Kuri Bay, Western Australia, Australia

This lovely bay is located in the remote fjordlands of Australia’s northwest Kimberley region, some 140 miles from the nearest town of Derby. The name springs from the fact that the bay houses Australia’s first pearl farm, started in 1956 by Tokiuchi Kuribayashi, who perfected the techniques of cultivating silver-lip pearl oysters in the warm Indian Ocean waters after Australia authorized production of cultured pearls. Today the aquatic farm is operated by the Paspaley company, and at one time produced about 60% of the world’s large white South Sea pearls. The bay is alive with other sea life, including sharks, turtles and huge saltwater crocodiles. It is part of the Prince Regent Nature Reserve, as well as the Kumunya Aboriginal Reserve. The nearby Camden Sound Marine Reserve is the most important humpback whale calving grounds in the world, attracting up to 1,000 whales during the season from October to June. Another famous sight is the “horizontal waterfalls” created by the huge Montgomery Reef, Australia’s largest inshore reef, when the 10-meter tide change creates immense cascades of water off the sides as the reef-top “island” appears above the receding sea. A visit to Sheep Island reveals the ruins of a 19th century settlement, along with the graves bearing silent witness to the settler’s failure. The rugged cliffs glow red at sunrise and sunset.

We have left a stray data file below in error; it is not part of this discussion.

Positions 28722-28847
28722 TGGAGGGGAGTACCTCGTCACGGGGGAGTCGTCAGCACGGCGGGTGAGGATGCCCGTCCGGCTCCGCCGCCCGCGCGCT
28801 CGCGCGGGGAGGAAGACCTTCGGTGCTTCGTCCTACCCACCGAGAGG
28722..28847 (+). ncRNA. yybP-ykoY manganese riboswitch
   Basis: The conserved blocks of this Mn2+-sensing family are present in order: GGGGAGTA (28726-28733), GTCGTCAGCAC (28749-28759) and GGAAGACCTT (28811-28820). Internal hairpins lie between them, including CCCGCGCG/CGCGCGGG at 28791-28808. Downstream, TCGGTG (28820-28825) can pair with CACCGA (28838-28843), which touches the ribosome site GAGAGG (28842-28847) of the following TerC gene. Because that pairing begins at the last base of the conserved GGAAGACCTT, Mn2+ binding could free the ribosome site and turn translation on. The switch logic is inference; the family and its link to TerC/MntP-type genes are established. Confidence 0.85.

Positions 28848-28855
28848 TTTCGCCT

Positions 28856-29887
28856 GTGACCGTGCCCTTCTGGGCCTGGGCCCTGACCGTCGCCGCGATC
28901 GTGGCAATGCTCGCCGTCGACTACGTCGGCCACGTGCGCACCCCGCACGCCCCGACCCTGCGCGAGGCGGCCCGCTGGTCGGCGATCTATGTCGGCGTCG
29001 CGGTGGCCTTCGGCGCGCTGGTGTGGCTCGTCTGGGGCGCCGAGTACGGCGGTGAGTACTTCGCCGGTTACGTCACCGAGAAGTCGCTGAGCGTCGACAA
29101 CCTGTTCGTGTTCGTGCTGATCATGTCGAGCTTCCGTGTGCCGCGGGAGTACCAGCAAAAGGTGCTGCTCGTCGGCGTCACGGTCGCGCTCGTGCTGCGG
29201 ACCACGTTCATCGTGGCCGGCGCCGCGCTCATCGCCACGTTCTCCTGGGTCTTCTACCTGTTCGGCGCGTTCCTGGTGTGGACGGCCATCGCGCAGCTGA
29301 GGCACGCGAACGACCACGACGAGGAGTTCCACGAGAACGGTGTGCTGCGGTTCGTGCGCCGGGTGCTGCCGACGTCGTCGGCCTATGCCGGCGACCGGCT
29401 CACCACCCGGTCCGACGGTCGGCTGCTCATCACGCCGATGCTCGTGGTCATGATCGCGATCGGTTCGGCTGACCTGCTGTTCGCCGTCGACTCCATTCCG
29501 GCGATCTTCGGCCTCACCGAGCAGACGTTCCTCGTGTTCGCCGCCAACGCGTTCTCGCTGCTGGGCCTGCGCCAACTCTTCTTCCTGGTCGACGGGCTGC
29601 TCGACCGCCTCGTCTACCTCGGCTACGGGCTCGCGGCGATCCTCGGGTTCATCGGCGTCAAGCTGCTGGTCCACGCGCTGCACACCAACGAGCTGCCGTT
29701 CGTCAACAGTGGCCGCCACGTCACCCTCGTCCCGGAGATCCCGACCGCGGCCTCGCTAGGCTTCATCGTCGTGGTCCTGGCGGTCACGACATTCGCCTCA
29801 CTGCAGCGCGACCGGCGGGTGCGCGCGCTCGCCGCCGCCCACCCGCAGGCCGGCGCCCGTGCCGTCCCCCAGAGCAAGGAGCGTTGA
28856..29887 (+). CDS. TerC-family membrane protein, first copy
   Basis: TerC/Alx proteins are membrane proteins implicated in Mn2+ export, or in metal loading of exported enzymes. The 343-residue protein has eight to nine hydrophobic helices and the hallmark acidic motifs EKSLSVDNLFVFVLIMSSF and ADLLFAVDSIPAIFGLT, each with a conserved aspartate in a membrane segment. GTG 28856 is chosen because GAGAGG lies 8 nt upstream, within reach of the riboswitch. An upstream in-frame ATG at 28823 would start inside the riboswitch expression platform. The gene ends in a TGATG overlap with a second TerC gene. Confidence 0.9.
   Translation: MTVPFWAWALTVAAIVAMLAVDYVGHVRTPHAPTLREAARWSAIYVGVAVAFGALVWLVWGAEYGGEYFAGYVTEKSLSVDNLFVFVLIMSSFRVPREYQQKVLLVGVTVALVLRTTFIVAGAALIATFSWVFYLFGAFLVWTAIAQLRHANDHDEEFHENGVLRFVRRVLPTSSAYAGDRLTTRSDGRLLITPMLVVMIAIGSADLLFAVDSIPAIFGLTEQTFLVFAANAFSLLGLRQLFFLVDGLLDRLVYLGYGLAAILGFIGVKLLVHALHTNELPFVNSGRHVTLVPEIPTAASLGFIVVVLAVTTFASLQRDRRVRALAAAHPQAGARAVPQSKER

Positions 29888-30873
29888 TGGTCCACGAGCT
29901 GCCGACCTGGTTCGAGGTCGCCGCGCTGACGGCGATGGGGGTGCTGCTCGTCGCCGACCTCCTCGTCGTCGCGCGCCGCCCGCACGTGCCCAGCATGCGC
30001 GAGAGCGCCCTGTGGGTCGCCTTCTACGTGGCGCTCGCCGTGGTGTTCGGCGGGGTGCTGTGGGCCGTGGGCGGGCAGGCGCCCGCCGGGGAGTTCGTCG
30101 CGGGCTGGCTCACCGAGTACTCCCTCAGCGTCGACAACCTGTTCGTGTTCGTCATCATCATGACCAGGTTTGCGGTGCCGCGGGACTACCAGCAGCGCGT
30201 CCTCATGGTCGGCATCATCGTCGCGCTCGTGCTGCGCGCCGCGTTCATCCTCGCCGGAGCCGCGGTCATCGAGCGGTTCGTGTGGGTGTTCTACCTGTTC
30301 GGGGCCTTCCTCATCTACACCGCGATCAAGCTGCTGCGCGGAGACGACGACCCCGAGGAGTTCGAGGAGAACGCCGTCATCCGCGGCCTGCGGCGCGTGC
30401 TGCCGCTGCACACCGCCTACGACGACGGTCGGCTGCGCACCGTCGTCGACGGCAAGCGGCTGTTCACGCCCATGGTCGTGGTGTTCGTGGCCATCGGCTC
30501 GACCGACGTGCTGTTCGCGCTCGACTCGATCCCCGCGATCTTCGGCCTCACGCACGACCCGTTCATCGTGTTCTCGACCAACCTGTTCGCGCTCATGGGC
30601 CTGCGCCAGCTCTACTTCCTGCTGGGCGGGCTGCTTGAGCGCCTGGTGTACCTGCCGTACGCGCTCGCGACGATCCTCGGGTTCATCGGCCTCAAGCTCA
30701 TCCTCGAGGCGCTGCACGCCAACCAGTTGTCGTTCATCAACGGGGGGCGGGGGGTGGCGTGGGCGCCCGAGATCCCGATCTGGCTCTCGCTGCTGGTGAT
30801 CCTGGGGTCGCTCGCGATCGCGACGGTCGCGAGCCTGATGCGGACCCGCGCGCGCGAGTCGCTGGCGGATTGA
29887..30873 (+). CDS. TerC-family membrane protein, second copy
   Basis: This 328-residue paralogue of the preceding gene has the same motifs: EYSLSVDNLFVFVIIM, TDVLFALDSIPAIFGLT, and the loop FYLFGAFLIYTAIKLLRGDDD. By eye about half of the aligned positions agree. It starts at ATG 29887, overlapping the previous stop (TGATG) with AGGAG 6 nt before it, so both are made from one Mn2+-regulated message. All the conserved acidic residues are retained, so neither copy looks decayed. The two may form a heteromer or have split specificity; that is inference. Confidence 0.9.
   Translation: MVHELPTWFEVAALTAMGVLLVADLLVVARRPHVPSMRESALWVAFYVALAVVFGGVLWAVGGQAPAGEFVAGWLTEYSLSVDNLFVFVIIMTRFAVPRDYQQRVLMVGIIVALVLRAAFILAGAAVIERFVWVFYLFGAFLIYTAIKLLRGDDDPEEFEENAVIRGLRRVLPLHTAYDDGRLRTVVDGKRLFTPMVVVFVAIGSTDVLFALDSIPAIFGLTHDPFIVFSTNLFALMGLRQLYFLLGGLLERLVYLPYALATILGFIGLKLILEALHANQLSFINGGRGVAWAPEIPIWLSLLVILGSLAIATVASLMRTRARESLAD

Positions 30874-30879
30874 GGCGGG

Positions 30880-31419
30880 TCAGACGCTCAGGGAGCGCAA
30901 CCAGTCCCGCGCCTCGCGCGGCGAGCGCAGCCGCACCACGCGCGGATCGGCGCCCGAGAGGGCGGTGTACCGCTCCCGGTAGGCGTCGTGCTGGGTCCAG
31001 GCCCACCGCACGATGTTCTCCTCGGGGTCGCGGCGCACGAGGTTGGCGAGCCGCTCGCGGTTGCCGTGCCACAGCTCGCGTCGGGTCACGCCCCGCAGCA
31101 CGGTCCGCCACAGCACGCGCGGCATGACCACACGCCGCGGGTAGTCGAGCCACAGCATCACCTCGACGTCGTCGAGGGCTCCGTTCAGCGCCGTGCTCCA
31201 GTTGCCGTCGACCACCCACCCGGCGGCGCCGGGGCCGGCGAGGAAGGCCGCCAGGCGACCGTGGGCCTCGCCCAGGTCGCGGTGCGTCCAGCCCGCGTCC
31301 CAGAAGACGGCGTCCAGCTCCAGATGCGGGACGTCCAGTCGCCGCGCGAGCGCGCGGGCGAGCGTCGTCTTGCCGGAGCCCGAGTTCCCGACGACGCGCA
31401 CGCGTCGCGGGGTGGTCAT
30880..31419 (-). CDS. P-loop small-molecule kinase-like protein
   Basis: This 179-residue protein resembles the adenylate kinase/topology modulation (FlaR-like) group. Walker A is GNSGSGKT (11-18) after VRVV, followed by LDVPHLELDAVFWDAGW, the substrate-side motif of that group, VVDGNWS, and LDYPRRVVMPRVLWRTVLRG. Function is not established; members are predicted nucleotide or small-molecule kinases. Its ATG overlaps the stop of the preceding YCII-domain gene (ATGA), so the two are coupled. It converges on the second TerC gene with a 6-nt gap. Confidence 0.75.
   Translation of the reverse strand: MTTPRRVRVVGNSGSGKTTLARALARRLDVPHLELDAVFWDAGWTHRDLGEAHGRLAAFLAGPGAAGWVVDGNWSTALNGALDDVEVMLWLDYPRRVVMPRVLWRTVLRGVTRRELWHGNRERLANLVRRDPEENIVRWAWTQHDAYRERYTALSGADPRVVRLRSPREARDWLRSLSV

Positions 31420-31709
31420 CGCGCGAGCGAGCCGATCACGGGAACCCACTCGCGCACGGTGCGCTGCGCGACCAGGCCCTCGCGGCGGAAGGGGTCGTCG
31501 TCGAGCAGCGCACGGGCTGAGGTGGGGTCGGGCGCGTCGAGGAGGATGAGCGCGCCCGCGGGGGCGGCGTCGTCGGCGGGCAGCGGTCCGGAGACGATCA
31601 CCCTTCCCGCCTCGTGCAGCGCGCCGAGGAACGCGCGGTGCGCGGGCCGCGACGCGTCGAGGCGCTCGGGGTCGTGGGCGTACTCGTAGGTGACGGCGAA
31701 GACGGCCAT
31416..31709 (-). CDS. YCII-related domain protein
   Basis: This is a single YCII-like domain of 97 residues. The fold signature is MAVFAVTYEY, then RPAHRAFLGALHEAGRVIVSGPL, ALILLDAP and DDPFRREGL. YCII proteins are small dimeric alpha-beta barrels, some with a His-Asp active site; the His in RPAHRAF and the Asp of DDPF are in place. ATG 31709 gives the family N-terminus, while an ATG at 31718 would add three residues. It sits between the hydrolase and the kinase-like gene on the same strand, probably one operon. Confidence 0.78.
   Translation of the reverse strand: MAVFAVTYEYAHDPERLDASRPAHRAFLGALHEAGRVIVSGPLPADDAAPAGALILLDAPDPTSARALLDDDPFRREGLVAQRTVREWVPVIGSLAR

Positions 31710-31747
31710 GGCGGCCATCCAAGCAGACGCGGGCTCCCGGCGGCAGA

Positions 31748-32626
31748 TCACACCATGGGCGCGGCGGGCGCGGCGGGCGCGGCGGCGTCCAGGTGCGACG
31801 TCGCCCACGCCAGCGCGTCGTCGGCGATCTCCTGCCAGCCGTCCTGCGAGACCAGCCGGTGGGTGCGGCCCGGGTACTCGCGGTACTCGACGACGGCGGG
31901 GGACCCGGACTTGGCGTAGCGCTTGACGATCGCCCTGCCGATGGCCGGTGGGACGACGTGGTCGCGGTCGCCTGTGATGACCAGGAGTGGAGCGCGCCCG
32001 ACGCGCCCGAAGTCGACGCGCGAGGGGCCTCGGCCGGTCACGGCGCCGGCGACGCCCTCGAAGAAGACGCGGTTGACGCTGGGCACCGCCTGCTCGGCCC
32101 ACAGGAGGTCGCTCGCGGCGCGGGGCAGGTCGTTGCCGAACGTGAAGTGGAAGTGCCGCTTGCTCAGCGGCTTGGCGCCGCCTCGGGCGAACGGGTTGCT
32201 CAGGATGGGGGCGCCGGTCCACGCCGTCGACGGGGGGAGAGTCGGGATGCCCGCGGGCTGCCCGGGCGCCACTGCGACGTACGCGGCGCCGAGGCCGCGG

Optional Seabourn shore excursion or Ventures by Seabourn access only; wheelchair access limited.  If not participating in one of these options, no port access will be available.